The political status of the Iranian Assyrians is that of a religious minority. Already an electoral law from the Constitution of 1907 made room for an Assyrian deputy in the Majles, but the lack of unity among the Assyrians and the situation created by the two world wars prevented the Assyrians from availing themselves of this possibility. Under the reign of the Qajars only for three short legislative periods (November, 1970-June, 1908; November 1910-December, 1911 and 1915) were Assyrian deputies elected. There has been none between World War I and II. It was only under the government of M. Eqbāl in 1959 that the Assyrians were again represented in the Majles and the first Assyrian deputy, the teacher William Ebrāhīmī was elected for a normal legislative period of four years. For the following legislative period, 1963, there were two candidates, W. Ebrāhīmī and Georges Māleḵ Yōnān. Ebrāhīmī was reelected with 6,000 votes out of 8,000. In 1967 there were four candidates: Wilson Bḕt-Manṣūr, G. M. Yōnān, W. Ebrāhīmī, and Bābā Laʿzār. Of 14,000 votes they got 6,000, 3,500, 2,000, and 500 respectively. In 1971, there was a certain agreement between the Assyrians to reelect Bḕt-Manṣūr that he might eventually be designated as a senator and to make place for a new Assyrian deputy (see the propaganda-article of Rābī ʾĪšaʿyā d-Šammāša Dāwīd in Bḕt-Manṣūr’s newspaper Ātor, no. 31, German summary by Macuch, pp. 375f.). Bḕt-Manṣūr (representing the Īrān-e novīn party) was reelected; the second candidate, Yōnān Māleḵ Manṣūr (of Mardom party) gave up his candidature. But the opposition against Bḕt-Manṣūr started to grow in 1973 as he founded his National Liberation Party supporting Iran’s anti-Iraqi policy in the question of Kurdish liberation fighting in northern Iraq in which many Iraqi Assyrians participated. Many Assyrians abroad criticized this policy and warned against it. As long as Iran supported the fighting Kurds, it was also possible to develop a help program for the Assyrian refugees from Iraq. But after the entente between Iran and Iraq, in 1975, Bḕt-Manṣūr was forced to give up his public functions. The last Assyrian deputy in the Majles from 1976 until the Islamic Revolution in February 1979, was Homer Āšūrīān. He consecrated all his forces to modernization and material and technical development of villages in Iranian Azerbaijan; electricity and water supplies, as well as connecting roads, etc., for several villages were made or, at least, planned under his supervision.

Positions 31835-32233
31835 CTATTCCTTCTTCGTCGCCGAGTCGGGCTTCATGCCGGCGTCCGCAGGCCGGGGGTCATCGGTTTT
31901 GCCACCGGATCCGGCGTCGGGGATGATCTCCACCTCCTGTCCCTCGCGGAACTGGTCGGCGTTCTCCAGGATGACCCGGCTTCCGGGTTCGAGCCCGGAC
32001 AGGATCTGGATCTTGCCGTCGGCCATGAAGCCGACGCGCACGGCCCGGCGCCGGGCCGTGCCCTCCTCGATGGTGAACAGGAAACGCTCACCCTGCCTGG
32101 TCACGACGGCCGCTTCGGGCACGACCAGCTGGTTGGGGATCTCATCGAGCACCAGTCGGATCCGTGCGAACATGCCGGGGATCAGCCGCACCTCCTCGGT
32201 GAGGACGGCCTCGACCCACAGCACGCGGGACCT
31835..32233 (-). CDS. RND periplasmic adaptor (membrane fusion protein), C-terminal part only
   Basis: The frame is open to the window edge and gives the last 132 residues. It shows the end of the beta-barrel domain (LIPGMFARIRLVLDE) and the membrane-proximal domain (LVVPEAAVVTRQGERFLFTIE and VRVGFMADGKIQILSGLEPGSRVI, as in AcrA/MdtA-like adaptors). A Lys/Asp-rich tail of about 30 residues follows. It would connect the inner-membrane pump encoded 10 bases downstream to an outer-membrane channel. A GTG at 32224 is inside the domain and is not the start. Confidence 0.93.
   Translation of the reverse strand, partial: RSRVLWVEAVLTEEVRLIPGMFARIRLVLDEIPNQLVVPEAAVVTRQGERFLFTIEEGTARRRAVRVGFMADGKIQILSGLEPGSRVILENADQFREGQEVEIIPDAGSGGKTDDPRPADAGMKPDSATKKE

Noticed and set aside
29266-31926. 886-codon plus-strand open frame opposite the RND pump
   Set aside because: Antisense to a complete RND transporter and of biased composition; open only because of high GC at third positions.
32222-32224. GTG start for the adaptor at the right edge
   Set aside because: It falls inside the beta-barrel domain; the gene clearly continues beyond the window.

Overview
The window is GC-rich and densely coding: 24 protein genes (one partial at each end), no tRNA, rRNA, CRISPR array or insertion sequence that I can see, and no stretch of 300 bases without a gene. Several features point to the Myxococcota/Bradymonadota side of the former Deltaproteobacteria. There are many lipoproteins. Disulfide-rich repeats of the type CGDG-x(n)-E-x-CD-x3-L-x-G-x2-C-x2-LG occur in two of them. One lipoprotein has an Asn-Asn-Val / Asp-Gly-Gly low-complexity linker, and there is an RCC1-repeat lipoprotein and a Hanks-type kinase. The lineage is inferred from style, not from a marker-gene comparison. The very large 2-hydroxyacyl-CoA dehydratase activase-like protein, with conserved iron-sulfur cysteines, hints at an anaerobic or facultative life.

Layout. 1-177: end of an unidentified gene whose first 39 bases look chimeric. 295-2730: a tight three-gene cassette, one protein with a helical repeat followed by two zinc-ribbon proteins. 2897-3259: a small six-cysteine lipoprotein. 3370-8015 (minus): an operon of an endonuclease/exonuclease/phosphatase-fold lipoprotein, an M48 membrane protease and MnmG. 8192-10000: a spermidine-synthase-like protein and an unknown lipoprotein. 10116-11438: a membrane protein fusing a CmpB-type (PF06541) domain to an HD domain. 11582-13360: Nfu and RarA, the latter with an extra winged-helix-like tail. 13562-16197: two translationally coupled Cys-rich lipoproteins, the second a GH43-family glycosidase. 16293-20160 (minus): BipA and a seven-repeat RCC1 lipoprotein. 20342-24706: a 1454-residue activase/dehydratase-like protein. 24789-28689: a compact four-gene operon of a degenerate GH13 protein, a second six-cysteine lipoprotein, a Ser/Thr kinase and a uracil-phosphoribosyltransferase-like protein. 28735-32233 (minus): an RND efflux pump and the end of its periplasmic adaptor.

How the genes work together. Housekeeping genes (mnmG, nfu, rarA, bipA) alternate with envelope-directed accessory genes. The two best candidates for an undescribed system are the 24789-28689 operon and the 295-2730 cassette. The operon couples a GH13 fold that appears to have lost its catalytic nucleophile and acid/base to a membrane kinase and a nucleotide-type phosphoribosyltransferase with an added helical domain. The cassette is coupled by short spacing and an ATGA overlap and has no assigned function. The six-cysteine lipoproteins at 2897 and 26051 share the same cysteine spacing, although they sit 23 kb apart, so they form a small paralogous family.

The Assyrians in Iran were hardly in a position to complain about the Pahlavi régime, which guaranteed them political and economical freedoms which the Assyrians enjoyed in no other country of the Near and Middle East; they expressed their gratitude to the shah and his government for the recognition of their human rights quite spontaneously, though a few oppositional Irano-Assyrian students in West Germany wrote a letter to two leaders of the Shiʿite opposition shortly before the beginning of the 1979 revolution in Iran (published by G. Yonan, op. cit., p. 89b), in which they requested respect for the human rights of their nation as well as of other national and religious minorities in their country.